What are domain
  InterNIC and NSI
  Conflict Resolution


  US Green Paper


  About the group

We propose that a system similar to the gTLD-MoU be instituted to allow international representation, organization, and effective conflict resolution. After considering the U.S. Green Paper, the gTLD-MoU plan, as well as the current naming system, we feel that a variation of the gTLD-MoU plan provides the most promise for handling the current naming problems discussed elsewhere in our presentation.

International Committee

The regulating body shall be an international committee with representatives from Internet and international organizations, very similar to the POC (Policy Oversight Committee) recommended in the gTLD-MoU. We feel that since the Internet has grown beyond the control of the United States (or any one nation, for that matter), that the regulating body should reflect the global nature of the Internet itself. This body would be responsible for making decisions regarding things such as the number of registrars (see below), the requirements for registrars and the removal of registrars that did not comply with the commitee's regulations.

Trademarks Checked

The application procedure for a domain name will include checks to make sure that the requested domain name does not infringe upon trademarks, avoiding extortion and grabbing almost entirely as a result, and also limiting confusion. Due to the growing number of sites on the Internet and the inevitable similarity of na mes, the confusion problem cannot be completely solved, but through our proposal, the trademark infringements that cause many of these problems will be greatly reduced. To facilitate this process, we propose that the governing committee work with the Worl d Intellectual Property Organization (WIPO) to create a searchable database of trademarks. While it would be impossible to create a complete directory, even a partial directory could help alleviate problems with the registration of a domain name before th e name is registered. This way a person or corporation could be stopped from registering a trademarked domain name, rather than forcing the company to attack the domain holder after they have already registered the name. This would effectively eliminate cases like those involv ing and

New top level domains

Like other proposals, we call for the creation of seven new top level domain names (TLDs) to relieve the pressure on the current generic TLDs (.com, .org, .net). These limited domains are beginning to fill up, causing conflicts among organizations looking for domain names. The seven new domains wo uld be the ones recommended by WIPO in the gTLD-MoU:
  • .firm - for firms or businesses
  • .store - for businesses offering items for sale
  • .web - for organizations focusing on Web topics
  • .arts - for organizations promoting the arts stressing the arts
  • .nom - for servers that provide a personal reference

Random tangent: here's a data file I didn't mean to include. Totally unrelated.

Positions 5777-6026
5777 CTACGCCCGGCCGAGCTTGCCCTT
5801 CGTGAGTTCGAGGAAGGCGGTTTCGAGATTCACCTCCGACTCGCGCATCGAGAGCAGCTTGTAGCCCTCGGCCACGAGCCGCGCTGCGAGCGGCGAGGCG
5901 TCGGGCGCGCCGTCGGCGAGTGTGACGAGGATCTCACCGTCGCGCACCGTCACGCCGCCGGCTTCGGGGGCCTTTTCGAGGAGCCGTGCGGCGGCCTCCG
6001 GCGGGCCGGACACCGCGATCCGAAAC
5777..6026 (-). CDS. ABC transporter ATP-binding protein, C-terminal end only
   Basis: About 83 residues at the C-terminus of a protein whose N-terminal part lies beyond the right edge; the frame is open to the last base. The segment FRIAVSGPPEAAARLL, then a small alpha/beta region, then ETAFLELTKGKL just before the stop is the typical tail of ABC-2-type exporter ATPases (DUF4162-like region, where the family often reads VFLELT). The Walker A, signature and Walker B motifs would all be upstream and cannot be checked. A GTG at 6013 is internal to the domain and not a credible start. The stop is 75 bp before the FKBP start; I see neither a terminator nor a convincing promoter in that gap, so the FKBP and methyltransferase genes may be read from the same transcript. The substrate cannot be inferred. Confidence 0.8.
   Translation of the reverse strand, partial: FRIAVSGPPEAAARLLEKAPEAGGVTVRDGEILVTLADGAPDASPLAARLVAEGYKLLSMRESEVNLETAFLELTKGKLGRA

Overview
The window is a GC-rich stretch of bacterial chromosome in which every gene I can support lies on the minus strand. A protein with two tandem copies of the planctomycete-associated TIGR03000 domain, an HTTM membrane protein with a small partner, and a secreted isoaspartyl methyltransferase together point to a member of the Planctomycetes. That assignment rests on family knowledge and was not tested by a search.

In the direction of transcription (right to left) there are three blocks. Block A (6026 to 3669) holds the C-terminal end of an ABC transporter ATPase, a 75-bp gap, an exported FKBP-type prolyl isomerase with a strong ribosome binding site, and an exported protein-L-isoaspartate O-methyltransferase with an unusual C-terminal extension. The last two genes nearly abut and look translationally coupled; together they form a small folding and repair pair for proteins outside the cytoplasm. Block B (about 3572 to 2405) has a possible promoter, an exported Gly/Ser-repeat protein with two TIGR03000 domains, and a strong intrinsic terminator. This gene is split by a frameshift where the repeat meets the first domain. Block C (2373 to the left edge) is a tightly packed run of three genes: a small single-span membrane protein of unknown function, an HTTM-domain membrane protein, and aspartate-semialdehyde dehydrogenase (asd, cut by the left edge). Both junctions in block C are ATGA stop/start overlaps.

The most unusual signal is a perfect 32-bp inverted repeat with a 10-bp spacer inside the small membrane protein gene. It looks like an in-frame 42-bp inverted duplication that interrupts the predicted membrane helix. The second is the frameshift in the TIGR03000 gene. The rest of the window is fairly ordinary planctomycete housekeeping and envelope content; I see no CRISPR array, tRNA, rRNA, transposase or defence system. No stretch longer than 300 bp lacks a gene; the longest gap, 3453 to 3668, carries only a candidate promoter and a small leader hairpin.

• .info - for organizations focused on providing information
  • .rec - for organizations providing recreation
The governing committee will have the authority to create new top level domain names as it feels necessary. Groups, companies and individuals will only be granted a name under a certain TLD if they are part of that group. This will be enforced by the respective registrar (see next section), discouraging the buying out of all TLDs of a certain name (buying and, for example).


Like the U.S. Green Paper plan, each TLD will be run by an organization known as a "registry." The registry would be nonprofit and responsible for maintaining a list of all of the registered domain names and their corresponding IP addresses, providing a function much like that of NSI but only handling a single TLD and not making a profit. In addition, the registries would be required to provide functions such as adding, removing and listing names to all registrars (see next section) equally.


Registrars would be the link between the registries and the users, providing users with the ability to register domain names. These organizations would register names, assuring that duplications would not occur by using the searchable list of trademarks compiled by WIPO and the list of registered domain names compiled by the registries.

Conflict Resolution

We propose that domain name disputes should be arbitrated by a panel or panels authorized by the governing committee. The international makeup of the panel will help ensure that decisions can effectively be made between organizations from different countr ies. The decisions of these organizations shall be binding upon the domain name registrars. Grounds for reassigning a domain name will include conflicts with preexisting world trademarks and trademark infringement by domain names that attempt to steal use rs from a well-established Internet site through the use of confusingly similar domain names.

This proposed system would not be perfect, but every system to date that has been suggested to correct the problems with domain names has its flaws. Rather than attempt to solve the problem by overlegislating, we are instead proposing a system that would include only those restrictions necessary to dramatically decrease the current flaws of domain names and which would still be flexible enough, through the somewhat general description of registries and registrars, as well as through the ability to add ne w TLDs as needed, to apply to future changes in the Internet. Few people would have guessed ten years ago that the World Wide Web would be as popular and widespread as it is today; our proposal can support that growth and the modifications it requires, w hile still maintaining a sense of structure and organization. For these reasons, we sincerely hope that the eventual solution to the problems with domain names is one in line with our proposal.